Intronaut - Valley Of Smoke
Century Media
Progressive Sludge
8 songs (49:37)
Release year: 2010
Century Media
Reviewed by Goat

Intronaut aren’t a band I’ve really paid a great deal of attention to in the past, a situation that must change. Playing a kind of post-Isis progressive sludge that overall leans as close to the progressive as the sludge, Intronaut are here on their third full-length, and walk an expert line between technical Mastodon-esque riffage and prog melody. Valley Of Smoke is an excellent album, the band having learnt their craft and put it to the test in these eight songs, cresting the hills and descending the valleys as the natural rhythms of sludge require. Opener Elegy starts the album in almost typical post-metal style, brash metal riffing backed by aggressive drums and vocals, although the vocals soon lighten, and together with some funky mid-track bass rumbles hint that Intronaut are journeying beyond the usual genre realms – and the Opeth-y drum rolls are something else. Part of the fun of this album is discovering just what the band include in their vision, and on a first listen it’s hard to stay unexcited. Indeed, I’m still discovering things on what must be my fifth by now.

In general, the band prefer to focus on these calmer, cleaner vocals, which make the likes of Above very enjoyable, melodic prog mazes that breathe a perfectly pitched Cult Of Luna-meets-Cynic haze into your soul. All too often this sort of band can produce neither the loveliness nor ugliness whose clash is the very basis of the genre – Intronaut may be erring on the side of caution by focusing on the loveliness, but they’re more than a dab hand at it. As Miasma proves, their brand of ugliness is more like the damaged beasts rampaging around Mastodon’s Blood Mountain than the soul-burning screeches of Cult Of Luna’s The Beyond, but it’s hard not to be enticed by the proggy tangle as a whole. True, Miasma’s vocal patterns get a bit repetitive, yet there are enough nice touches everywhere to paper over the cracks. The thrashy riffage that opens Sunderance, for instance, is wonderful, as are the closing drum patterns or the Tool-y plucking that opens the following Core Relations.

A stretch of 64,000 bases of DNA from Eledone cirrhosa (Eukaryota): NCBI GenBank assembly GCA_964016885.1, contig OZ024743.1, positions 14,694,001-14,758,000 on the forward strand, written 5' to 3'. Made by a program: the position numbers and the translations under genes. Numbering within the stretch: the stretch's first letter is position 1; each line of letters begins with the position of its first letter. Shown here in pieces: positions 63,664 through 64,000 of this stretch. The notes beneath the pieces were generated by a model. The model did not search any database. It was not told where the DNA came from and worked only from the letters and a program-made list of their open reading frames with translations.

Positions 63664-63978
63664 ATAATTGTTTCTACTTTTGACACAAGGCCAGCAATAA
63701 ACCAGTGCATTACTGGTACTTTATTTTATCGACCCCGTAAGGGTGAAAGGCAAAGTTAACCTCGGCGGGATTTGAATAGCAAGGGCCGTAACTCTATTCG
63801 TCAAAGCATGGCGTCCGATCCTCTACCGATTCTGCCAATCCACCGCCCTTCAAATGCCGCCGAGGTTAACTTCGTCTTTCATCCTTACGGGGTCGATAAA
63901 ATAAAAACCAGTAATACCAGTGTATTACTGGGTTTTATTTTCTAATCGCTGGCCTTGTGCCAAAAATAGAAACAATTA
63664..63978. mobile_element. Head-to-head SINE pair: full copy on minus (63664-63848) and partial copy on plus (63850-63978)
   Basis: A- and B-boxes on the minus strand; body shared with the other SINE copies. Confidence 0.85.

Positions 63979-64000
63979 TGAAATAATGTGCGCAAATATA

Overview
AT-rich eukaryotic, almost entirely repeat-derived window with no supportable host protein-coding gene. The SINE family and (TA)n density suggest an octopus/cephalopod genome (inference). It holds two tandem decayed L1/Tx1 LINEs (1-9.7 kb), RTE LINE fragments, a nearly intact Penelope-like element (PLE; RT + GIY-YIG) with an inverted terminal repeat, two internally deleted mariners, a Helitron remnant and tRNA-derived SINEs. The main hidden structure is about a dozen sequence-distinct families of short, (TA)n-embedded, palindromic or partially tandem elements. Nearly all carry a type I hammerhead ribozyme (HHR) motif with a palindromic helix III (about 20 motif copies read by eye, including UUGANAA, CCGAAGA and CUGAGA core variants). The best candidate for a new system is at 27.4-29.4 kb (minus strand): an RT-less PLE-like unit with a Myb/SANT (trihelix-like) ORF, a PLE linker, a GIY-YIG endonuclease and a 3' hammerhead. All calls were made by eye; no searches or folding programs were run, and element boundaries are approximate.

At its heart, this is still very much of the post-sludge genre, despite the bells and whistles, which holds it back in some ways. Time for a moan: I would have loved the prog flights of fancy to be free to meander as the band saw fit, but they tether their sound to a structure which holds them back in some ways. You can hear the yearning to be free on the likes of the aforementioned Core Relations, a great track that could have been even better as a launching pad. Alas, as it is, it’s followed by the slightly weird Below, an out-of-place sample at the start nearly rescued by ensuing bassy prog wobbles before the frustratingly disjointed track continues to... not very much. Fun as the band’s focus on prog is, I would have liked to see it implemented better into the album’s natural rhythms, so that you feel you are actually going through the Valley Of Smoke, as opposed to listening to a skilled bunch of musicians showing off.

Of course, there’s nothing wrong with skilled musicians showing off (the title track is a lovely little workout for them, with some nice percussion) but it’s less than I believe the band are ultimately capable of. Having said that, it is nitpicking and as a whole, post-metal fans will be overjoyed with Valley Of Smoke – the (minor) cracks are papered over, as mentioned earlier, and it is undoubtedly an excellent album. I think I’ll wait for their next before getting too wild with the scoring, but then I’m a miserable sod at times – if you dug their last, think of late Isis with fondness and thought Mastodon’s Crack The Skye was a masterpiece, then you’ll have lots of fun with this.

Killing Songs :
Elegy, Above, Sunderance, Core Relations, Valley Of Smoke
Goat quoted 84 / 100
Other albums by Intronaut that we have reviewed:
Intronaut - Prehistoricisms reviewed by Drew and quoted 89 / 100
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